Oral trivalent bismuth ions decrease, and trivalent indium or ruthenium ions increase, intestinal tumor burden in Apc(Delta 14/ ) mice
Marie Laval, Chelsea Dumesny, Mal Eutick, Graham S Baldwin, Kathryn M Marshall
METALLOMICS | ROYAL SOC CHEMISTRY | Published : 2018
Immature forms of the peptide hormone gastrin have been implicated in the development of colorectal cancer (CRC). The biological activity of glycine-extended gastrin (Ggly) is dependent on the binding of Fe3+ ions in vitro and in vivo. The aim of the present study was to determine the effect of blocking Fe3+ ion binding to Ggly, using Bi3+, In3+ or Ru3+ ions, on the development of intestinal tumors in APCΔ14/+ mice. APCΔ14/+ mice were treated orally with Bi3+, In3+ or Ru3+ ions for up to 60 days, serum trace metals were analyzed by inductively coupled plasma mass spectrometry, and the incidence and size of intestinal tumors were assessed. Bi3+ treatment significantly decreased the number of ..View full abstract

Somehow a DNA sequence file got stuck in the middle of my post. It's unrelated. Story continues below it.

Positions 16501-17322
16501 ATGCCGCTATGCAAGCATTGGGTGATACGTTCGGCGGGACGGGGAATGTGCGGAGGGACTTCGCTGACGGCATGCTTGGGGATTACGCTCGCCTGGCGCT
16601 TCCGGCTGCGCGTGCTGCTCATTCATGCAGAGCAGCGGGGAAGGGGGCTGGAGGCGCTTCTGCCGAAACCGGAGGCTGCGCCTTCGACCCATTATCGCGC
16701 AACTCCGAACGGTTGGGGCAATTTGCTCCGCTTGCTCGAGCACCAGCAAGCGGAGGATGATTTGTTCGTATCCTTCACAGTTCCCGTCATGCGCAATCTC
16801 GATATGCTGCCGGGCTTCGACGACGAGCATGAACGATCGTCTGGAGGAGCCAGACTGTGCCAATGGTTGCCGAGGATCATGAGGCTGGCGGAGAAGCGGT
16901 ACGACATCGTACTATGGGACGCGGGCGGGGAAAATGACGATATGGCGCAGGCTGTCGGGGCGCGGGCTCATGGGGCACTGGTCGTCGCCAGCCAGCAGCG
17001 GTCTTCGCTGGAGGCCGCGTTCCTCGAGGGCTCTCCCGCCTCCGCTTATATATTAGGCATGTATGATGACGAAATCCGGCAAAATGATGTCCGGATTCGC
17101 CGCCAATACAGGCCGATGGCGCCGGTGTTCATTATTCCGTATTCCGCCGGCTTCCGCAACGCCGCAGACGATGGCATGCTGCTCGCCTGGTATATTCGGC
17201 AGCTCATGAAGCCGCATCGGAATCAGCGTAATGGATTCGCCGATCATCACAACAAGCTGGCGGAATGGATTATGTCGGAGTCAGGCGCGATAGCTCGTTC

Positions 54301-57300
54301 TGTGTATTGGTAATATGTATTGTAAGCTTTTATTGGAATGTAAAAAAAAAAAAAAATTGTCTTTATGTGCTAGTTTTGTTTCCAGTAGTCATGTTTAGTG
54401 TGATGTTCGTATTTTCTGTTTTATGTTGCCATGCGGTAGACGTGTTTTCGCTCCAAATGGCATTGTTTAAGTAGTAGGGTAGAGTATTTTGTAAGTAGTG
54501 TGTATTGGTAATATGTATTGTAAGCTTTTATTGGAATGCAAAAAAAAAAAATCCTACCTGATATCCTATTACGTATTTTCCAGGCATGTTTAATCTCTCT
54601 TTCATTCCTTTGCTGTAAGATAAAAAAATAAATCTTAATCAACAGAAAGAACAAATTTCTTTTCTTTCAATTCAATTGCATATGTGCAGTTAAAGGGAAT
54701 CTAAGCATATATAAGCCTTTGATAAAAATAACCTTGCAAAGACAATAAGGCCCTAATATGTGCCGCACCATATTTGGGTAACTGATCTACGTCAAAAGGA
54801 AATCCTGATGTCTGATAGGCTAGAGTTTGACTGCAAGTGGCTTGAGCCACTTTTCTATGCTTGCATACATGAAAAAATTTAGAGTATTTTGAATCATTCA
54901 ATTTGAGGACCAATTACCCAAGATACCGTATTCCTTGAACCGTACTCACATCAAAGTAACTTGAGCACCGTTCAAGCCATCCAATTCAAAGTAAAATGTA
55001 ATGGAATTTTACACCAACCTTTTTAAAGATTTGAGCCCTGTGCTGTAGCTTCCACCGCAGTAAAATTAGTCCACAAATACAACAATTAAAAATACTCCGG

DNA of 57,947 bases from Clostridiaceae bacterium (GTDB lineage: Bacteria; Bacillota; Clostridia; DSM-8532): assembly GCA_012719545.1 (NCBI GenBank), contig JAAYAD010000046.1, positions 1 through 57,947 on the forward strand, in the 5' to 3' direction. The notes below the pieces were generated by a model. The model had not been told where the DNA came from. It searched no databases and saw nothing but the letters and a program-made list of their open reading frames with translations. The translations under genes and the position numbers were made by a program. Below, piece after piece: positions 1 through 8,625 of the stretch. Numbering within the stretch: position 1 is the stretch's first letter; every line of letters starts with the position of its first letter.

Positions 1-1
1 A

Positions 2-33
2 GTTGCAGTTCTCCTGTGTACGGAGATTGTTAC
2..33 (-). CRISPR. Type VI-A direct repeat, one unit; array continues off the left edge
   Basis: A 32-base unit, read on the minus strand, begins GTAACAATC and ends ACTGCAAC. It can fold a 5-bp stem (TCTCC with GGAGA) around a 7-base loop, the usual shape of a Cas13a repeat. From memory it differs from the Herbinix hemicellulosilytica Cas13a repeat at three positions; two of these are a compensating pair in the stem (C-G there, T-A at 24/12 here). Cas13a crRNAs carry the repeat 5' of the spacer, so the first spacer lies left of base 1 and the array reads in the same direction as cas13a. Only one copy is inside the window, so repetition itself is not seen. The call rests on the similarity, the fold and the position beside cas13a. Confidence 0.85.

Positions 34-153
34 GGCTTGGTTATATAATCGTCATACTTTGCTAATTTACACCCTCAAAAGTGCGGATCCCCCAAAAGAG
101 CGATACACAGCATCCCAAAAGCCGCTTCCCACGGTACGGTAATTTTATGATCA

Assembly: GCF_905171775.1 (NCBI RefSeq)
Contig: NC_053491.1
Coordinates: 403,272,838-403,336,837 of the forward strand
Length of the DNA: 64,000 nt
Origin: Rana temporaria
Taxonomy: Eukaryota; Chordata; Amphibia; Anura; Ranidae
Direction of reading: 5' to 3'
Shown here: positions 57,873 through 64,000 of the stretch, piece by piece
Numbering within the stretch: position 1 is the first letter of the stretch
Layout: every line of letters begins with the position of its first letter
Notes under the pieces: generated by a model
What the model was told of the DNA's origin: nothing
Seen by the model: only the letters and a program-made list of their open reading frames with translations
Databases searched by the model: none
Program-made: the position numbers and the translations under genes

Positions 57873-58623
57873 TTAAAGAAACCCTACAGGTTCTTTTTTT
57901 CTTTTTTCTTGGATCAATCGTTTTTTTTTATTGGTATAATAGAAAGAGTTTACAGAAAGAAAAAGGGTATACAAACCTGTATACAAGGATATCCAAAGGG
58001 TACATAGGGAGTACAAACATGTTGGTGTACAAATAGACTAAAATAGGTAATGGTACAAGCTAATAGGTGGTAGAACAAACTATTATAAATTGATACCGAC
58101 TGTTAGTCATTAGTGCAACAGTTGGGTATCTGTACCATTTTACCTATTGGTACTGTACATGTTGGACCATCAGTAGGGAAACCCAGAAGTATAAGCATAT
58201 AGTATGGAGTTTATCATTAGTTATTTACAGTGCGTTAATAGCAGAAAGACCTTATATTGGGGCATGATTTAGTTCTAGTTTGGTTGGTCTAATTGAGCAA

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Awarded by National Health and Medical Research Council of Australia
We thank Jennifer Hunt for preparation of the metal ion solutions and Dannel Yeo for invaluable assistance with the survival statistics. This work was supported by the National Health and Medical Research Council of Australia [grant number 1020983 to GSB].